When Amazon.com Inc. and Apple Inc. report quarterly results on Thursday, we’ll get a look at two big companies, with big expectations, trying to do smaller things — or at least less exciting things, or things that might be more inconveniencing to customers — to stay bigger.
For Apple AAPL, +1.35%, D.A. Davidson analyst Tom Forte said, the focus will be on the iPhone, as always, as well as demand abroad and a new VR headset, as its stock hovers near record highs and its market value holds above $3 trillion. And he said that Amazon AMZN, +3.09%, meanwhile, could face questions about the impact of cost cuts on e-commerce growth, and what AI could do to boost slower growth in its cloud business.
The results from those companies, which are big enough to make or break a single quarter’s worth for the S&P 500 Index SPX, +0.99%, will follow those from the other tech giants like Microsoft Corp. MSFT, +2.31% and Facebook parent Meta Platforms Inc. META, +4.42%. And they’ll arrive as Wall Street starts to get a tad more realistic about AI: Microsoft shares fell after management said the expansion of its AI capabilities would be “gradual” — and gradually more expensive.
D.A. Davidson analyst Tom Forte, in a research note this month, said Amazon, like other big tech companies, was taking more steps to control its costs. That might help margins, he said. But he said he’d be watching for any impact to e-commerce sales growth, following thousands of layoffs and pulling back on its expansion of Amazon Fresh.
Amazon began tacking on servicing fees onto some Amazon Fresh delivery orders this year. And Forte noted what he said were other tweaks to service: Charging for a home pickup of a defective smoke alarm that used to be free, and incentives to wait longer during Prime Day.
“In our view, Amazon is playing a ‘game of chicken’ and banking on other e-commerce companies not to offer a superior service, instead of its historical approach of working backwards with a customer-obsessed approach,” D.A. Davidson analyst Tom Forte said in a research note.
He added later: “We believe there is something to be said about the experience of having an Amazon-branded delivery vehicle show up at your house EVERY day. Having one show up once a week or twice is not the same.”
At Apple, Forte said in a separate note, the iPhone, whose sales were still solid, had turned into more of a consumer staple than a discretionary buy. He also said he’d be looking for more detail about the upcoming iPhone 15 — likely to be modestly fancier than previous iPhones — the recovery in China and growth in India. Apple last month also unveiled its Vision Pro VR headset — for $3,499. Forte said he had his doubts.
“We believe Apple will have to overcome a number of structural challenges to achieve mass adoption for its AR/VR headset,” he said.
This week in earnings
Apple and Amazon will report as more companies than normal report quarterly profit ahead of estimates, according to a FactSet report on Friday. For the week ahead, 170 S&P 500 companies report results, with four from the Dow, the repot said.
Results from Uber Technologies Inc. UBER, +3.28% and DoorDash Inc. DASH, +4.20% will offer an update on the gig economy and how far app-based deliveries can go, while results from Kraft Heinz Inc. KHC, -0.11% will offer an update on food prices and how much they might ease from the highs seen in recent months.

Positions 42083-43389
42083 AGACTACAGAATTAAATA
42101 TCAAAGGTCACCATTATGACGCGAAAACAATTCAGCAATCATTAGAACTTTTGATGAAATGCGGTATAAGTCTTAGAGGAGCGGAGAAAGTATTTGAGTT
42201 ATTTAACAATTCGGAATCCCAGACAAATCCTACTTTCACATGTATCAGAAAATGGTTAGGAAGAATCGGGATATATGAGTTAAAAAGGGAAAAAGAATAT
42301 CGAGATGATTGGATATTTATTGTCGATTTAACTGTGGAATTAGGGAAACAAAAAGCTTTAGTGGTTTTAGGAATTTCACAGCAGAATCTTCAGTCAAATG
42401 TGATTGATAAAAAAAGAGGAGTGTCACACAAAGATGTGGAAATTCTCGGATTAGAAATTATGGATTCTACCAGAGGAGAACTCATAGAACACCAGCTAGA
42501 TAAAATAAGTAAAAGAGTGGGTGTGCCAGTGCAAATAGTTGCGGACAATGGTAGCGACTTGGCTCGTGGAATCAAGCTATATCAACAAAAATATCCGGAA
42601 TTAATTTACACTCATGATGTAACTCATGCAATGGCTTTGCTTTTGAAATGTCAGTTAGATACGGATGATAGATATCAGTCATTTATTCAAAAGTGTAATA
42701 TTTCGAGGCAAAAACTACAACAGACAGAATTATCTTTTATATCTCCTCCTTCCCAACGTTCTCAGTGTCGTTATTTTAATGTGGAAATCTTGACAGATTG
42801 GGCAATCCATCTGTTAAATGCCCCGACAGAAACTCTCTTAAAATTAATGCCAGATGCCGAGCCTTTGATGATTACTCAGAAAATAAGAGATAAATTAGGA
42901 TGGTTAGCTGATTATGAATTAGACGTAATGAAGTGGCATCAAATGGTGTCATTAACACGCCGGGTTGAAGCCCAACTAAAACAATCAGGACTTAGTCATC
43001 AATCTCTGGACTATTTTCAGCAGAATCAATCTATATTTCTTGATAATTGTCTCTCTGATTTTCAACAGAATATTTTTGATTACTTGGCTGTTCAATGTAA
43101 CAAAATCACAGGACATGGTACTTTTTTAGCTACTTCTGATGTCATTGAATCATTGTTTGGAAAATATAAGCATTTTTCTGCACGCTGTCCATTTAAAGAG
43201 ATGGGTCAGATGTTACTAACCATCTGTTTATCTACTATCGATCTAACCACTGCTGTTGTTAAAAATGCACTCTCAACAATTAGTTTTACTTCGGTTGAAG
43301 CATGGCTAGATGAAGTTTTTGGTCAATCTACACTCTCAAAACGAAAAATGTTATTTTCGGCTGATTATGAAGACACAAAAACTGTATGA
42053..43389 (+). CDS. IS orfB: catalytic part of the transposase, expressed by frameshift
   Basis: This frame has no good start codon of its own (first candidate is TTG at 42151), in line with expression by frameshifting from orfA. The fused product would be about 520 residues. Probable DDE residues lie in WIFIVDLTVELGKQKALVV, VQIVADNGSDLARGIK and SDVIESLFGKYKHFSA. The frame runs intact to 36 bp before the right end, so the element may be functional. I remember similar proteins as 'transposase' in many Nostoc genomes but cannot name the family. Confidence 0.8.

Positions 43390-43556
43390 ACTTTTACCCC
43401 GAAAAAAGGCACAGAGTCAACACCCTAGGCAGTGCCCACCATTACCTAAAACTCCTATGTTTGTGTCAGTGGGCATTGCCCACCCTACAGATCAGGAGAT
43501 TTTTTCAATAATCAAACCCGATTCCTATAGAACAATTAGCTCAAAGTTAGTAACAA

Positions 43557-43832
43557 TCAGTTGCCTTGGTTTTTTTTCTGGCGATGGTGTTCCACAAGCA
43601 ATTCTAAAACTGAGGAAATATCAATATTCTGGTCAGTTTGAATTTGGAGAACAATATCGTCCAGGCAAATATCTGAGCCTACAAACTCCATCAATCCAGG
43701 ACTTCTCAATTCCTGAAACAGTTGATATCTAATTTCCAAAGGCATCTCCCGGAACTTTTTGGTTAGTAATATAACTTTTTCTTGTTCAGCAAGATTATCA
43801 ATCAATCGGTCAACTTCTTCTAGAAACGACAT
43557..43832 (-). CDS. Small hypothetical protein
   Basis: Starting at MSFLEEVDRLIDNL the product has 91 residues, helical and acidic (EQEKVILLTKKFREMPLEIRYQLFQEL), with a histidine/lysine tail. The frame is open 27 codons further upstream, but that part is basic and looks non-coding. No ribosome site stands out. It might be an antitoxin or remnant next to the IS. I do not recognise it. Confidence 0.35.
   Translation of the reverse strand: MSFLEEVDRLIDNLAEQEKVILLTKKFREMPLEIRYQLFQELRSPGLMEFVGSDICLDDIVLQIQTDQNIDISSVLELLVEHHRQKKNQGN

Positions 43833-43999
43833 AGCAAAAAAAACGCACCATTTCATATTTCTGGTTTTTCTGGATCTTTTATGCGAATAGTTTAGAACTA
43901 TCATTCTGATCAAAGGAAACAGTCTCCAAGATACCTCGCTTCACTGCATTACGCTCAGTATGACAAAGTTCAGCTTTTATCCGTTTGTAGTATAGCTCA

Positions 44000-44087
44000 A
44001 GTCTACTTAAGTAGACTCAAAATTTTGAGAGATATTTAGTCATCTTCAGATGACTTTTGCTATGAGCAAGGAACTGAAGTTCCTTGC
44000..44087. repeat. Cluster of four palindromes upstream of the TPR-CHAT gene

With the “Barbie” movie lifting rival Mattel Inc. MAT, -2.40%, results from Hasbro Inc HAS, -0.29% during the week will offer a glance at the rest of the toy industry, where demand hasn’t exactly been great, and what entertainment options Hasbro has up its sleeve to keep apace with its archrival. Drug maker Pfizer Inc. PFE, -0.36% reports, as does video-game maker Electronic Arts Inc. EA, +0.25%. Starbucks Corp. SBUX, +0.47% reports as well.
The call to put on your calendar
“Barbie,” the Hollywood strike and Warner Bros. Discovery: Mattel has said it wants to turn “Barbie” into a content franchise. Now we’ll hear what Warner Bros. Discovery Inc. WBD, +4.07%, the media conglomerate that produced the film, thinks about the film’s results and its prospects, as studios increasingly pump out sequels or offshoots of well-known, established character universes like “Star Wars,” Marvel and DC. The company — which reports oversees Warner Bros. CNN, TNT and the streaming service Max — reports quarterly results on Thursday. But even as “Barbie” and “Oppenheimer” carry the parts of the entertainment industry that are still functioning through the Hollywood strike, Wall Street will likely be focused on contingency plans, and any sense of whether more viewers are turning to streaming with productions on pause.
The number to watch
Payments and crypto volumes: Results this week from trading app Robinhood Markets Inc. HOOD, +4.09% and crypto exchange Coinbase Global Inc. COIN, +2.23%, along with PayPal Holdings Inc. PYPL, +2.71% and Block SQ, +3.42%, will land at the intersection of rebounding markets and job-market concerns.
UBS analysts predicted solid growth and cost control for Block, and “steady” e-commerce trends for PayPal. But BofA analysts said PayPal’s search for a new chief executive, following the announcement of Dan Schulman’s retirement at the end of the year, would become more important, adding that “we think investors should rightfully expect the CEO search to conclude in the near-term.” While Bitcoin’s rebound helped Coinbase, the company and others in the industry face the prospect of tougher regulations. Robinhood and PayPal report on Wednesday. Coinbase and Block report on Thursday.